Then today, I read this.


It left me in tears. I want to rub my eyes out with bleach and forget I ever read it. I'm cringing, knowing there are teachers out there, squeezing all the awesomeness out of that awesome sauce.

What is wrong with YA? Why do some people think the only books worth reading are written for adults, preferably by a long dead author?

Don't get me wrong. I LOVE the classics. And my kids do too. So much that they turned our basement into a Shakespearean theater in order to act out his plays. Make stop-motion videos of Charles Dickens' stories. Beg to learn more about the adventures of Odysseus.

But they also hide in the bathroom to get in just one more chapter of Harry Potter. Write their own cartoon-rendition of Diary of a Wimpy Kid. Jump up and down in giddiness when they get to meet a favorite living author in person. Snuggle in bed with me at night, red-faced, to tell of their crush on a fictional character from a favorite book.

How could these experiences be considered inferior just because they do not come from a "classic"?

Mumble and grumble and grrrr and outright blast it all.

A much more intelligent response (compared to my frustrated ramblings that may or may not make sense) can be read here.


I'm off to write more awesome sauce.

And to leave you on a happier note, have you seen this yet?:

Monday, January 9, 2012


Here are some of my favorite things when it comes to writing--

Favorite quote (read as advice to writers):
Begin at the beginning and go on till you come to the end; then stop.
-Lewis Caroll

Favorite book cover:

Favorite novel:
SPEAKER FOR THE DEAD, by Orson Scott Card

Favorite author:
Shannon Hale

Favorite critique partner:

Favorite writing snack:
Diet mean carrots and celery

Favorite thing to write about:
Cute boys

Favorite thing to read about:
Cute boys

Favorite writing music:
Dustin O'Halloran

Favorite time to write:
All the time, which isn't a good thing--mostly

What are some of your writing favorites?

Monday, January 2, 2012

2012 Goals

Last month (December 2011) I had a profound experience (in part due to one of my amazing crit partners) that I will not go into. BUT the result is that I KNOW I am supposed to be writing, and so now feel doubly motivated and excited for what 2012 will bring.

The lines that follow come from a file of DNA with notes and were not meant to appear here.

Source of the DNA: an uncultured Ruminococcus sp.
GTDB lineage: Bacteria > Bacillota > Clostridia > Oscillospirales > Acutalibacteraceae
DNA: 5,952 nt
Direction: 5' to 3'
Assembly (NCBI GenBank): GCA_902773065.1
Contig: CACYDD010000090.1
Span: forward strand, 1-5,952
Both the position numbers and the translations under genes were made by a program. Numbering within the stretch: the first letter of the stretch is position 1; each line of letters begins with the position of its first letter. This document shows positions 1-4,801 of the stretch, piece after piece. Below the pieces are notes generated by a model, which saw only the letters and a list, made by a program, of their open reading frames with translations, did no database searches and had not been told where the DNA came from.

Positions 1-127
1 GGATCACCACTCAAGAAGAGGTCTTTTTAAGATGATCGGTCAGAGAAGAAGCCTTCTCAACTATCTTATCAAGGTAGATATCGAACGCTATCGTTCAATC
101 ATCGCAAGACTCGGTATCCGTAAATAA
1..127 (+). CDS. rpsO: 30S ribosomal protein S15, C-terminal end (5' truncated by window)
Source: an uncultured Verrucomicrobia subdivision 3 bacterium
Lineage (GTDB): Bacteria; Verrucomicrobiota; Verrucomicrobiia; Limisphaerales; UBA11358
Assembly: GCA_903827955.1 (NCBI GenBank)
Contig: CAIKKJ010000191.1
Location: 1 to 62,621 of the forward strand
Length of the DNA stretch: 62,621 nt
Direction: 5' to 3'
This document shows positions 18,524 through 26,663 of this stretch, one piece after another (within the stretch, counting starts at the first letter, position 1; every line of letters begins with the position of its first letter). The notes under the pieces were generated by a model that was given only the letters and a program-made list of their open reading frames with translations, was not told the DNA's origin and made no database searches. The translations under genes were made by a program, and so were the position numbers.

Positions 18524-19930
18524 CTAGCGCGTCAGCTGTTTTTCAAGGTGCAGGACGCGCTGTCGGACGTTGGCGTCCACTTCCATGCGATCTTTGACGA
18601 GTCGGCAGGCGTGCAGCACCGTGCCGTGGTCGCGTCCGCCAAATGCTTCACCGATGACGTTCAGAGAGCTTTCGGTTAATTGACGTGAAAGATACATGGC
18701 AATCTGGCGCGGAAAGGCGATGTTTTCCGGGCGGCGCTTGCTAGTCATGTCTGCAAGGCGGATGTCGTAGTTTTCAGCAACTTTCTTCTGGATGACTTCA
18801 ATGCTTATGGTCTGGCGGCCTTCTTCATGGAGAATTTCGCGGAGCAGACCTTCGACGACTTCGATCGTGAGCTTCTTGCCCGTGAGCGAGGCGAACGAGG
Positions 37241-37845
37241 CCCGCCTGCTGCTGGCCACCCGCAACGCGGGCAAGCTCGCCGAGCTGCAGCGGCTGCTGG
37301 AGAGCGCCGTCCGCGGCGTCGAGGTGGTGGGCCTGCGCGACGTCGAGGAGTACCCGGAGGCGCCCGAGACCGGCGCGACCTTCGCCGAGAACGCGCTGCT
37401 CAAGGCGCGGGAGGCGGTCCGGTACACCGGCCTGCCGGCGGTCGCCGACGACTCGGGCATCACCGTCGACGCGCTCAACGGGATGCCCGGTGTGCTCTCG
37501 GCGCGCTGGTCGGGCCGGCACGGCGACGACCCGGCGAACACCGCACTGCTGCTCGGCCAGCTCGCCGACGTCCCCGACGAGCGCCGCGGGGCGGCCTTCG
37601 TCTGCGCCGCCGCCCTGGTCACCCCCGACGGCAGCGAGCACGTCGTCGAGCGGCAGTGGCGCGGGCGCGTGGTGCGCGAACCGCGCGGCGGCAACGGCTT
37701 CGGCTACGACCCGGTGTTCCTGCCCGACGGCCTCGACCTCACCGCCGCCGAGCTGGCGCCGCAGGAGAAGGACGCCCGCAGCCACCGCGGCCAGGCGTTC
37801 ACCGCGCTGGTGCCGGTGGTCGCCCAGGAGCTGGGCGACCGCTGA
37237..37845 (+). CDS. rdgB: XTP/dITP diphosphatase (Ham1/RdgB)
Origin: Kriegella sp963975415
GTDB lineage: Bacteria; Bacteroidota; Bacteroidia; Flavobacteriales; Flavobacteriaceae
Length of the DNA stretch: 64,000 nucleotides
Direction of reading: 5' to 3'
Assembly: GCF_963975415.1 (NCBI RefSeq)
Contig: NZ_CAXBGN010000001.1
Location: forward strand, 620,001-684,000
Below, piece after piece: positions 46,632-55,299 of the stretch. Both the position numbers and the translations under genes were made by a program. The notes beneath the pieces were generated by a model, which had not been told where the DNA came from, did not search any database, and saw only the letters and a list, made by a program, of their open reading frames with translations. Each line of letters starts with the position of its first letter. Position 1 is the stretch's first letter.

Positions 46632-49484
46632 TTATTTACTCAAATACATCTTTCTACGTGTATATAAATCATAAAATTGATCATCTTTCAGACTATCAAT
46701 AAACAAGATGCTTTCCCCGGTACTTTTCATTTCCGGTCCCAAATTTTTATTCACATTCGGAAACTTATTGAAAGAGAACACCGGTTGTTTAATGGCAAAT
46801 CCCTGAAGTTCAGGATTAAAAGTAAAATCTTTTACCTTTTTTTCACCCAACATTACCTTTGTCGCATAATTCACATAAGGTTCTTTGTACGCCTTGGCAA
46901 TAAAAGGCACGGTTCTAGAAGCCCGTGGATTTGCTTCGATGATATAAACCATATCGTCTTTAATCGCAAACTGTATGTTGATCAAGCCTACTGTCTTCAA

In the spirit of that time of year, here are my writing goals for 2012:

1) Read 50 books this year.

I've never kept track of how many books I've read before. I couldn't stick with the Goodreads thing, and I've been known to read 4-5 books in a week, and then 1 book over 6 weeks. So...we'll see how this goes. I decided reading one book a week should be challenging yet reasonable for my busy schedule. And then I gave myself 2 weeks off for emergency life purposes. :)

2) Query 2 books.

This is an example of something I can control. I'd love to type "sign with an agent", but we all know how that could go no matter how amazing our writing is. I would be very happy with "get a few partial requests" on the first query, then "get a few full requests" on the second, but again, we shall see. Why 2 books? Because I'm querying my first this month and have two other books in revisions right now, so really this is a goal to whip one of those into show-the-world shape.

3) Draft 1 book.

I've got one idea knocking on my brain (among the bazillion others floating around in there) begging to be written. Hopefully I'll get to it this year. At the very least, it can end up being my nano.

4) Study/read writing craft book 1 hr. a week.

I'm humble enough to know I have a lot to learn about writing (and always will), but besides writers conferences and blog reading, I've yet to actually delve into serious learning. I plan on treating this like a course, where I'll read/study for an hour, and then apply what I've learned in the next week's writing.

And there you have it. Reasonable goals, yet solid and proud-worthy, I think.

A few of my non-writing goals this year include running every day, drinking less soda, being more positive, cherishing the time I have with my kids, sticking to a budget, and bulk cooking (cook extra food for dinner and freeze some for a quick meal another night).

What are your goals this year?